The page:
#22KillPushUpChallenge: Students participate in online Push-Up Challenge

Becca Zheng

Atypical scroll through a Facebook filled with casual shares and posts, whether it be about opinions on elections, club promotions, or relatable quotes, comes to a halt with a video of someone doing push ups. This post is known to be a Push-Up Challenge, called the “22KillPushUpChallenge” and in honor of victims and veterans of World War One. The “22KillPushUpChallenge” has become the latest social trend in these past few weeks. In this challenge, people are nominated to complete 22 push ups — on camera — for 22 consecutive days. The nominee then posts a clip of himself or herself completing the challenge on social media .

This challenge is meant to raise awareness for the average 22 veterans that are victims of suicide in both Canada and the United States. Once completed, they tag others for the same purpose. Sophomore Karina Wang explained that the recent Push- Up Challenge treat utilizes social media to draw awareness of a prevalent problem faced by soldiers.

“My newsfeed is always being flooded with this kind of stuff, and I really do pay attention, [so] I think by tagging more people, and having them do the [push up] challenge [it] will raise awareness”, Wang said.

Junior Krithika Rao mentioned how she did not accomplish the entire Push-Up Challenge and finished only part of it. Rao claimed to have participated for the sake of increasing awareness for the topic of veteran suicide itself. Despite not completing the entire challenge, she admitted the difficulty in getting through 22 push ups in a row, which also helps to emphasize how hard soldiers work.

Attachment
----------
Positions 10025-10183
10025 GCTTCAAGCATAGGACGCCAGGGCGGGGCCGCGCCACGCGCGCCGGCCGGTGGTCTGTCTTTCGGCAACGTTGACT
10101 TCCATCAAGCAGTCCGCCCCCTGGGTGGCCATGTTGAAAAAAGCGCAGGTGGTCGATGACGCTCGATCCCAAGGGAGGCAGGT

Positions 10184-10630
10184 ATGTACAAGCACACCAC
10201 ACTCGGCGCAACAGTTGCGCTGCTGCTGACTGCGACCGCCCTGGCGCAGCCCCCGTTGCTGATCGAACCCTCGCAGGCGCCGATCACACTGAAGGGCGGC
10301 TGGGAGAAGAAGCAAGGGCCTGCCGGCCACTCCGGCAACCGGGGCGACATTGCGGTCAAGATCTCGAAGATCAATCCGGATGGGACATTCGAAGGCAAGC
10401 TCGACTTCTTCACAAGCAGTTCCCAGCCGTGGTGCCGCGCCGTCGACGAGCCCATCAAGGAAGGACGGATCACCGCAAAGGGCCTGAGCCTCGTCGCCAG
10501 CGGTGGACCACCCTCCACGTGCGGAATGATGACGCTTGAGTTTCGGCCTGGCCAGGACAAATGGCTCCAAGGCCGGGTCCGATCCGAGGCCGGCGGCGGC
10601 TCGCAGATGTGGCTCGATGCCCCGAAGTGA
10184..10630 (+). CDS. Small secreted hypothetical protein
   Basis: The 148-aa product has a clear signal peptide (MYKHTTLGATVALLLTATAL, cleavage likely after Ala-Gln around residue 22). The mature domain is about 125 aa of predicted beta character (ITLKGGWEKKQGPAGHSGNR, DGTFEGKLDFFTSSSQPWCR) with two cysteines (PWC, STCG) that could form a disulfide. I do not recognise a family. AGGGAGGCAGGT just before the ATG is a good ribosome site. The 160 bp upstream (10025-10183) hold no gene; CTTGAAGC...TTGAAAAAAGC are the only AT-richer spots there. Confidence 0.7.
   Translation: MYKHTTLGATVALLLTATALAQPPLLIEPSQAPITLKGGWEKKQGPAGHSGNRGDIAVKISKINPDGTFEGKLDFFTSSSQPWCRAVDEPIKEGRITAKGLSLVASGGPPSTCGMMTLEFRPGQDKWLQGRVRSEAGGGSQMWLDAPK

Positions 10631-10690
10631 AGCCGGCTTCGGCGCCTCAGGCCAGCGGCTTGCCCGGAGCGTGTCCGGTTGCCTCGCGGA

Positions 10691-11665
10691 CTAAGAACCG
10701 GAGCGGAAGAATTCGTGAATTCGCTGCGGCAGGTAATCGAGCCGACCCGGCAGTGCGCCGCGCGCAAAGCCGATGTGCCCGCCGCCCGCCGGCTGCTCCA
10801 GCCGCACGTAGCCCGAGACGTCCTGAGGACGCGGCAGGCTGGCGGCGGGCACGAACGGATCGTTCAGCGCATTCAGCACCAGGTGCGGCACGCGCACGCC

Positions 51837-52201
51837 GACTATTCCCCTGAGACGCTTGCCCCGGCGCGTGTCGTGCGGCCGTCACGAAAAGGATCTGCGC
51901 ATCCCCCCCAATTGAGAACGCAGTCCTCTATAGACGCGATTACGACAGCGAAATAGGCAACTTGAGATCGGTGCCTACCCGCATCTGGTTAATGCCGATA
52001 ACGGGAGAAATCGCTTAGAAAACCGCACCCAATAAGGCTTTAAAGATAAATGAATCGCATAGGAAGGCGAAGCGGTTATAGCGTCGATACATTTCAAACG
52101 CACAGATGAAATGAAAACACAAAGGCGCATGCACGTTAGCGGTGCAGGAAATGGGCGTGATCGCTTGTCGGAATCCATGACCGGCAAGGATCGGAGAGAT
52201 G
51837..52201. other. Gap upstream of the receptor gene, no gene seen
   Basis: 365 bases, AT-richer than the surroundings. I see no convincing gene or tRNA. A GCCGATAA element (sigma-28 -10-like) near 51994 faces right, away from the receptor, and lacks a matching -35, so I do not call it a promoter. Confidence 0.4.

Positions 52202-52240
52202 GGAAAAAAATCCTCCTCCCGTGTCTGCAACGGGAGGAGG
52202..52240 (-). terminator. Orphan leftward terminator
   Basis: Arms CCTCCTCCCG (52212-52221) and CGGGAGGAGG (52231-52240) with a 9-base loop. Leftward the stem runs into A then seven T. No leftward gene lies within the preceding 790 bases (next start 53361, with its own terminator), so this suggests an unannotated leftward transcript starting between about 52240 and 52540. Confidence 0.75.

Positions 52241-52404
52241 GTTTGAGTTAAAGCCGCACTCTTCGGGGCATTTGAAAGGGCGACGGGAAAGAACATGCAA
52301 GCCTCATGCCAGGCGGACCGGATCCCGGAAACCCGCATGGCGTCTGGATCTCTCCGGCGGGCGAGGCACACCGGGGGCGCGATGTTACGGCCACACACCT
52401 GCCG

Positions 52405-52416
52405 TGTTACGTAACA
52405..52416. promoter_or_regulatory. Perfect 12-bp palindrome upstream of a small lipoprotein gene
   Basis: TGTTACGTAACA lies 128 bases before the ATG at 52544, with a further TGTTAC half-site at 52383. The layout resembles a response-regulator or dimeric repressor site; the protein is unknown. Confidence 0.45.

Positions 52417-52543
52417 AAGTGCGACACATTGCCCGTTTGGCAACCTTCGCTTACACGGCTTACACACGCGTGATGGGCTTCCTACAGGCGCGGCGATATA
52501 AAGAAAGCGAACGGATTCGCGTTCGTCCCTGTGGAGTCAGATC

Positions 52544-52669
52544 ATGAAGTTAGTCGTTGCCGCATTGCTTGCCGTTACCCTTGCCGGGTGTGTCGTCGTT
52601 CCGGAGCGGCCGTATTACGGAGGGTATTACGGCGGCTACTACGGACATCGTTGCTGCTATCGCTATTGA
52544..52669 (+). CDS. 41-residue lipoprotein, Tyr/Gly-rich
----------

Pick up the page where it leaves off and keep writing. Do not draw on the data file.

“From what I know, the Push-Up Challenge is meant for veterans who give up their lives unnoticed, so I decided to do it just so that people are more aware about the topic,” Rao said. “I’m weak, I can’t do 22 pushups without stopping in the middle to catch my breath, and the fact that [veterans] do [push ups], and more, everyday is sort of surprising, and people just don’t notice it.”

Junior Brian Huang explained the motivation behind increasing awareness for veterans who commit suicide. Out of many other Facebook nominations, to his surprise, the Push Up Challenge was one of the few he’d been nominated for.

“I felt surprised I got nominated [for this], mainly because, [for] a lot of other random Facebook things, I usually don’t get nominated,” Huang said.

Inspired by commercials that discuss the suicide rate of soldiers who are suffering from trauma in response to the war, junior Arjun Subramonian emphasized the importance he felt in spreading awareness, as well as the motivation to do so. Subramonian talked about the lack of care and acknowledgement that soldiers receive from their country, and the duty he felt in raising awareness to improve that.

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“There were two reasons: part of it was ‘why not?’”, Subramonian said, “and the other half [was actually] wanting to spread awareness, for that issue is something [that] I felt was really important.”

In an effort to increase an understanding on veteran suicide, the 22Kill project is designed by veterans to increase awareness towards suicide and mental health issues like post-traumatic stress disorder. The project is also meant to provide support for other partnered organizations that reach out to help out veterans and to help empower them through raised funds from merchandise and donations. Despite how many push ups can be done in a row or how well they are performed, each push up matters and speaks out to raise the awareness needed for soldiers.